Lone Smog State

For Immediate Release: 
Wednesday, October 18, 2000

WASHINGTON - A new computer investigation by the Environmental Working Group (EWG), using data generated by Texas and other state governments, shows Texas Gov. George Bush has the worst anti-smog record in the country. The findings show Texas regulators have avoided cracking down on large industrial plants that are violating the Clean Air Act and that are located in areas with unsafe levels of smog.

Texas alone accounts for 40 percent of the major lawbreaking smog producers that continue to pollute in communities with poor air quality. Texas currently has two-and-one-half times as many (93 as of Oct. 16, 2000) smog offenders as the next closest state, Illinois, which has 38 offending factories. And, despite the governor's claim in the presidential campaign debates, Texas does not have the worst pollution simply because it is a "large industrial state." California has more smog producing factories -- 611 compared to Texas' 556. However, the larger state has only 4 plants breaking smog standards in dirty air zones.

"Despite his denials, we found that Governor Bush's own numbers suggest his environmental enforcement philosophy is largely to blame for Houston overtaking Los Angeles as the nation's smoggiest city," said Richard Wiles, EWG's vice president for research and a co-author of the report, Fuzzy Air: Why Texas is the Smoggiest State. "The big polluters ought to be the first target of enforcement in areas where the air is already unhealthy. California has cracked down on this health problem while Texas has let the polluters off the hook."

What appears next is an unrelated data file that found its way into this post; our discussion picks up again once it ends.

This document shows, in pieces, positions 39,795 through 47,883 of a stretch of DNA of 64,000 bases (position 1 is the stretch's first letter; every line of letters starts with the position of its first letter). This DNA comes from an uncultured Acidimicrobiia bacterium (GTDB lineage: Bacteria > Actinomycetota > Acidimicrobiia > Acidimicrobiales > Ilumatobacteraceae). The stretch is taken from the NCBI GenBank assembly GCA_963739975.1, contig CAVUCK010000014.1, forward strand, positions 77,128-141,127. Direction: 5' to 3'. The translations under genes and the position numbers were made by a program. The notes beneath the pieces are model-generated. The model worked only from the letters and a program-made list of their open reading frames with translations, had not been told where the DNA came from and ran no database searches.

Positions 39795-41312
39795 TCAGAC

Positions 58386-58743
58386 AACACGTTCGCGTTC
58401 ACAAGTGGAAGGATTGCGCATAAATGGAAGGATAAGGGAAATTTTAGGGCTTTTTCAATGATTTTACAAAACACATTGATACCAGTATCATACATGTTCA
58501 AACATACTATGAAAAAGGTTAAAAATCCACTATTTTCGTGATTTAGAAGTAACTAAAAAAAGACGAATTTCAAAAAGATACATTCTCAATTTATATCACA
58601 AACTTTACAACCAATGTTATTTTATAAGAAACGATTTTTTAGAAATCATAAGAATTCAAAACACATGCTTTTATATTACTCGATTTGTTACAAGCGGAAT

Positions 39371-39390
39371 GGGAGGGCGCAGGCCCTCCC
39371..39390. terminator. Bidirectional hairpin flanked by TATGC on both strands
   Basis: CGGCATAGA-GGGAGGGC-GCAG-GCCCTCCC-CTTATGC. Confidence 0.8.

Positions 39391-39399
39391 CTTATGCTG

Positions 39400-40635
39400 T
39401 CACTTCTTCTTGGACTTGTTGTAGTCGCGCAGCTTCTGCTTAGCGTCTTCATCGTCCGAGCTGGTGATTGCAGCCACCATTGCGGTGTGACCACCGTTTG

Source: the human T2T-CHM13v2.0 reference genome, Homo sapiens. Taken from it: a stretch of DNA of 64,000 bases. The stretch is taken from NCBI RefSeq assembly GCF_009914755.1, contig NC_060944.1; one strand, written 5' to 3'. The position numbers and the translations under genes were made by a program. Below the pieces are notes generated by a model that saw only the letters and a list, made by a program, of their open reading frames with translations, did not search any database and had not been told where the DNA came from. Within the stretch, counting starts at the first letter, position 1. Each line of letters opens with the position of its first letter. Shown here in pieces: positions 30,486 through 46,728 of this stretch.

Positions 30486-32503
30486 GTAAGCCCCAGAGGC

EWG has conducted a series of investigations into states' environmental law enforcement efforts. In Fuzzy Air, EWG reviewed almost a quarter million state Clean Air Act enforcement records, including those from all states with smog problems and industrial plants violating rules controlling "volatile organic compounds" (VOCs), a key smog ingredient. EWG then refined its analysis to focus on VOC violators in cities with bad smog problems.

EWG's review of state-submitted, EPA-compiled, enforcement records in the 21 states with smog problems found 231 polluting factories located in high-smog counties currently violating their Clean Air Act permit for VOCs. After Texas and Illinois, Pennsylvania had the most law-breaking factories with 19, New Jersey with 15, and New York with 12.

Smog itself is a nasty blend of VOCs and chemicals from factories, chemical plants, refineries, and cars that fouls the air of hundreds of U.S. cities. Smog chemically sunburns the lungs, and it is considered a major factor in the rapidly rising incidence of childhood asthma. It also poses long term risks of cancer and respiratory diseases.

"Texas has more kids going to hospital emergency rooms with asthma attacks than any other state," said Wiles.

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